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I would like to have the following (it's a part of a large code block):

\def\C{foobar}
\def\A{}
\g@addto@macro\A{\B{\C}}

Now \show\A outputs \B{\C}

I would like to modify the 3rd line so that \show\A outputs \B{foobar}

I believe that some trick with \expandafter should help, but I'm not familiar with it. (Note: expl3 would surely help here, but I'd like to avoid it.)

Full MWE:

\documentclass{article}

\begin{document}
\makeatletter

\def\C{foobar}
\def\A{}
\g@addto@macro\A{\B{\C}}

\show\A

\makeatother
\end{document}
share|improve this question
    
Are we allowed to use e-TeX? Do you want to fully expand \C or to expand it exactly once? Can we assume \C is fully-expandable inside an \edef? –  Joseph Wright Aug 16 '12 at 7:50
    
@JosephWright e-TeX is fine, and \C is expandable. I should have specified it, sorry. –  yo' Aug 16 '12 at 7:56

3 Answers 3

up vote 7 down vote accepted
\documentclass{article}

\begin{document}
\makeatletter

\def\C{\D}
\def\D{foobar}
\def\A{}
\edef\next{\noexpand\g@addto@macro\noexpand\A{\noexpand\B{\C}}}
\next
\show\A

\expandafter\g@addto@macro\expandafter\A\expandafter{\expandafter\B\expandafter{\C}}
\show\A
\makeatother
\end{document}

The variants are different: the \edef will expand fully, the \expandafter only one level.

share|improve this answer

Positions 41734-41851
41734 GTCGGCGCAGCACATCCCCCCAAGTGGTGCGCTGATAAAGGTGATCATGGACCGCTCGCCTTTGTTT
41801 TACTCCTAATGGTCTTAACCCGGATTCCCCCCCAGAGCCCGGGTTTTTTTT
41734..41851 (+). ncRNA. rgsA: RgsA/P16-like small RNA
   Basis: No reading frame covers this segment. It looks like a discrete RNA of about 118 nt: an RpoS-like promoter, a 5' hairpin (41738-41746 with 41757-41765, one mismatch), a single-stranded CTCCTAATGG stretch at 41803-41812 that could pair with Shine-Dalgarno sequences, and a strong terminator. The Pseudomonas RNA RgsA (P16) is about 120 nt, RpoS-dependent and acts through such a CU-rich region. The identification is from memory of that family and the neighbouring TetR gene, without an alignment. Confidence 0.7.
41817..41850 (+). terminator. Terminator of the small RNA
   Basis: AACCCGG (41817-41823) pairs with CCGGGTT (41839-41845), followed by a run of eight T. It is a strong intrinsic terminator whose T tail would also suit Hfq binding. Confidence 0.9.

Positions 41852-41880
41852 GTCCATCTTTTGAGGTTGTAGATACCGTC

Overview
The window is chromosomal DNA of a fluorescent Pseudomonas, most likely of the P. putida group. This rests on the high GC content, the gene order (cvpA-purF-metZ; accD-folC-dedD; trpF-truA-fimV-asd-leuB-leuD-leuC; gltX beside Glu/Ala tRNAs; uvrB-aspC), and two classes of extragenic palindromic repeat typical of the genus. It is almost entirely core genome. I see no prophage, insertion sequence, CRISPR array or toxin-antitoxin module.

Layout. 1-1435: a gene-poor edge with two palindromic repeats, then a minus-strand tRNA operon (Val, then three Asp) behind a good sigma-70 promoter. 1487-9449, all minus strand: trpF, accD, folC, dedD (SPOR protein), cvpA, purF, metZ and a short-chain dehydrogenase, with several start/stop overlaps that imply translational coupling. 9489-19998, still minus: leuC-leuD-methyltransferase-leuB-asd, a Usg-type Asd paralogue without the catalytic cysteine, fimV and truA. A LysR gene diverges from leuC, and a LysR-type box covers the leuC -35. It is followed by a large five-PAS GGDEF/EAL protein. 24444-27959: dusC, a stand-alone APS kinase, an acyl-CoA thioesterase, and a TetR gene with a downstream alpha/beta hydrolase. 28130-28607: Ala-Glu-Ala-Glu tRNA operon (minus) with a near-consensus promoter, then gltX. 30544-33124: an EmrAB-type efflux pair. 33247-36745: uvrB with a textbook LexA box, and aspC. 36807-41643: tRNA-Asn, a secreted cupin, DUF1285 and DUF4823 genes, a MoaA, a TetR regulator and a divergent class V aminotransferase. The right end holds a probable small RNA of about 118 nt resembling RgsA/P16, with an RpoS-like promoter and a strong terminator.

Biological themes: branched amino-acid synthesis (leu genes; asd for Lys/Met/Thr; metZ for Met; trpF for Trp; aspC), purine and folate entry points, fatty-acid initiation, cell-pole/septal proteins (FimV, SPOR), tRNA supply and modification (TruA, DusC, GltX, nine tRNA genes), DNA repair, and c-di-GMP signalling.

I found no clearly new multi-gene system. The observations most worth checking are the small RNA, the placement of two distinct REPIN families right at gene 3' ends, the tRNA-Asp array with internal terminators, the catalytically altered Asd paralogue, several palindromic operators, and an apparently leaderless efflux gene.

We don't know the internal structure of \C. I was about to write more or less the same answer, but would favour using a \toks or \unexpanded in the \edef case for this reason. –  Joseph Wright Aug 16 '12 at 7:49
    
And there is \protected@edef if LaTeX's \protect mechanisms should be supported. –  Heiko Oberdiek Aug 16 '12 at 7:55
    
The first variant works perfectly. I should have specified that \C should be fully expanded, which is how it works. Thanks a lot! (Damn, I have to remember that trick with \noexpand.) –  yo' Aug 16 '12 at 7:55
    
@JosephWright: There are lots of possible variants but the first step is to understand and decide about the expansion level. So I did not try to suppress full expansion in the first case. –  Ulrike Fischer Aug 16 '12 at 7:58
    
@HeikoOberdiek If you do a single expansion level using a \toks or \unexpanded then \protected@edef should not be needed. –  Joseph Wright Aug 16 '12 at 8:14

For reference, a LaTeX3 solution would look something like

\documentclass{article}
\usepackage{expl3}
\begin{document}
\ExplSyntaxOn
\tl_new:N \C
\tl_set:Nn \C { foobar }
\tl_new:N \A
\tl_gput_right:Nx \A { \exp_not:N \B { \exp_not:V \C } }
\ExplSyntaxOff

\show\A

\end{document}

(We are not told anything about \B, so I've assuming it might be expandable.) I have assumed \C is a variable, and have deliberately only expanded it to it's value: you could miss out the \exp_not:V and have x-type expansion.

share|improve this answer
\def\C{foobar}

\def\A{}
    
\expandafter\g@addto@macro\expandafter\A\expandafter{%
 \expandafter\noexpand\expandafter\B\expandafter{\C}}
    

or define

\def\C{foobar}
    
\def\A{}
    
\edef\X{\noexpand\B{\C}}

    \expandafter\g@addto@macro\expandafter\A\expandafter{\X}
    
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